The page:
Preventing HIV Perinatal Transmission and Congenital Syphilis in Broward County Florida

The following Model Practice was submitted by the Florida Department of Health in Broward County. To access this Model Practice and to view the full application, click here. NACCHO is currently accepting applications for the 2018–2019 Model Practices Program until December 12. Learn more and apply today.

Broward County, Florida has a population of approximately 1.9 million people and hosts an estimated 10 million visitors each year. It is a very diverse community with residents from 200 different countries and nearly 130 languages spoken throughout the county. Minorities account for nearly 59.5% of the population, making it a minority/majority county. Continue reading

Implementing Quality Improvement to Address Low Adolescent Vaccination Rates

By Maria Stock, Fairfax County Health Department, VA

This article originally ran in NACCHO’s Stories from the Field.

When the opportunity to join the third cohort of the NIPA Quality Improvement Learning Collaborative arose, the Fairfax County Health Department (FCHD) joined to help address challenges related to adolescent vaccination rates.

A couple years ago, Fairfax County was struggling with low HPV vaccine initiation and completion rates, and the health department was considering how to initiate a quality improvement (QI) project targeting adolescent vaccination. In 2016, we were given the opportunity to join the third cohort of the National Immunization Partnership with the APA (NIPA), a large-scale, QI Learning Collaborative designed to prioritize HPV vaccination at every adolescent visit. Continue reading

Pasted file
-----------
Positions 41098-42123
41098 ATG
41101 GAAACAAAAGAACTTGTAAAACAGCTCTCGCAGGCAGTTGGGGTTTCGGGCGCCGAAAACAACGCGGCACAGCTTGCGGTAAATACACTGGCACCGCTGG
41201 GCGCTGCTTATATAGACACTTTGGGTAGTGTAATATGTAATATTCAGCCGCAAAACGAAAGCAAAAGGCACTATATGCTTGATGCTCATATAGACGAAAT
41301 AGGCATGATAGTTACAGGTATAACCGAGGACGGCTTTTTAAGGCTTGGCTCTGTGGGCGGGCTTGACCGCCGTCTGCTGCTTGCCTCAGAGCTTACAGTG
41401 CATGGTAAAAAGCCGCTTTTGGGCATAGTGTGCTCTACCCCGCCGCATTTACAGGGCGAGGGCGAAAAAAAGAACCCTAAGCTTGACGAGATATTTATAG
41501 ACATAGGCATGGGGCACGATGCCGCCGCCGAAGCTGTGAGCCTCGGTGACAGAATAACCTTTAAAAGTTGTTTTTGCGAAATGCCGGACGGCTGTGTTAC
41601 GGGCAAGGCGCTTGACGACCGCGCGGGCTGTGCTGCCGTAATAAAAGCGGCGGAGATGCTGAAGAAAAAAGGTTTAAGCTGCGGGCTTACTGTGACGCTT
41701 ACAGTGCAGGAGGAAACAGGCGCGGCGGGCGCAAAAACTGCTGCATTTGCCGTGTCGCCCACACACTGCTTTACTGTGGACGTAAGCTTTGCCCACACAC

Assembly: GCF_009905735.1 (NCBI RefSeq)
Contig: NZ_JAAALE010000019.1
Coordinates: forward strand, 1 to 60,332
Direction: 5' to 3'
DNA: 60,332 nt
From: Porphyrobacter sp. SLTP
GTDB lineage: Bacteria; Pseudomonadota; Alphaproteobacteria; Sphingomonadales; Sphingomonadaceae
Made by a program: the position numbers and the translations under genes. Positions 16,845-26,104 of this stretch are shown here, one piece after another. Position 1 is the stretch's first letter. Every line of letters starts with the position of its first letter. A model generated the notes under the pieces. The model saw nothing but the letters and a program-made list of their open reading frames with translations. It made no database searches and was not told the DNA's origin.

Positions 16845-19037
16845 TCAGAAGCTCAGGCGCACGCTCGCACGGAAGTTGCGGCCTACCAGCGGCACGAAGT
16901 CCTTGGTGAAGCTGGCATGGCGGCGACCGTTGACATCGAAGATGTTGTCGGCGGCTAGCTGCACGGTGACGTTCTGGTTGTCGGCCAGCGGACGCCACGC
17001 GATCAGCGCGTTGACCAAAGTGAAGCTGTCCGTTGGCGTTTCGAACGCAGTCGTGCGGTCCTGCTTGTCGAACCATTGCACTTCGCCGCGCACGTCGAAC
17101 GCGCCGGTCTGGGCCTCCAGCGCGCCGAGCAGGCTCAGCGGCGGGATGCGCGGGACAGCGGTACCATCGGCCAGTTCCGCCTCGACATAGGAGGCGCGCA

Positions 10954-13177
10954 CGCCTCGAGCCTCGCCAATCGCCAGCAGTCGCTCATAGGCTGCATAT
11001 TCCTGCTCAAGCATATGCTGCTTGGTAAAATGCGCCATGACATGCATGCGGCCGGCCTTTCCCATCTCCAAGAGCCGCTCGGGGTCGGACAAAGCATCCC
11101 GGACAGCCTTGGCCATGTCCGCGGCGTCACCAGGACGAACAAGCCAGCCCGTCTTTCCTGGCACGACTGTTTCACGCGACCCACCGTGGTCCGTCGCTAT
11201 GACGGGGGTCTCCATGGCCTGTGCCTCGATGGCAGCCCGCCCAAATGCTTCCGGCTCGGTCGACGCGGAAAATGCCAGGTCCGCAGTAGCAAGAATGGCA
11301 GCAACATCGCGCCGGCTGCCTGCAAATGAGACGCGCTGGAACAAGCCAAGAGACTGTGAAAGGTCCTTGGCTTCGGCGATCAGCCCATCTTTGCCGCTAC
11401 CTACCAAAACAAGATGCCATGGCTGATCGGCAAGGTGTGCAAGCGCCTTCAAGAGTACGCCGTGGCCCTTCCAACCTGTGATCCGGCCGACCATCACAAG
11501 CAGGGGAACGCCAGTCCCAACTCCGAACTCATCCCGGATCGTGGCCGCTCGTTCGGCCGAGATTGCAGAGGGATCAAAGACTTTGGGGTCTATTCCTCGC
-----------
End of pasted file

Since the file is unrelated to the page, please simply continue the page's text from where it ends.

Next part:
Community Leaders Connect in ACEs and Resilience Community of Practice

By Marilyn Gisser, Washington State Department of Health

It takes a tireless dedication to help your community thrive and to assist those who struggle with health or social challenges. Often the work occurs in isolation and with limited feedback. Washington State received an overwhelming response when it offered to bring together individuals from across the state to talk, reflect, increase their knowledge, build relationships, and problem-solve about child abuse and neglect prevention strategies. Continue reading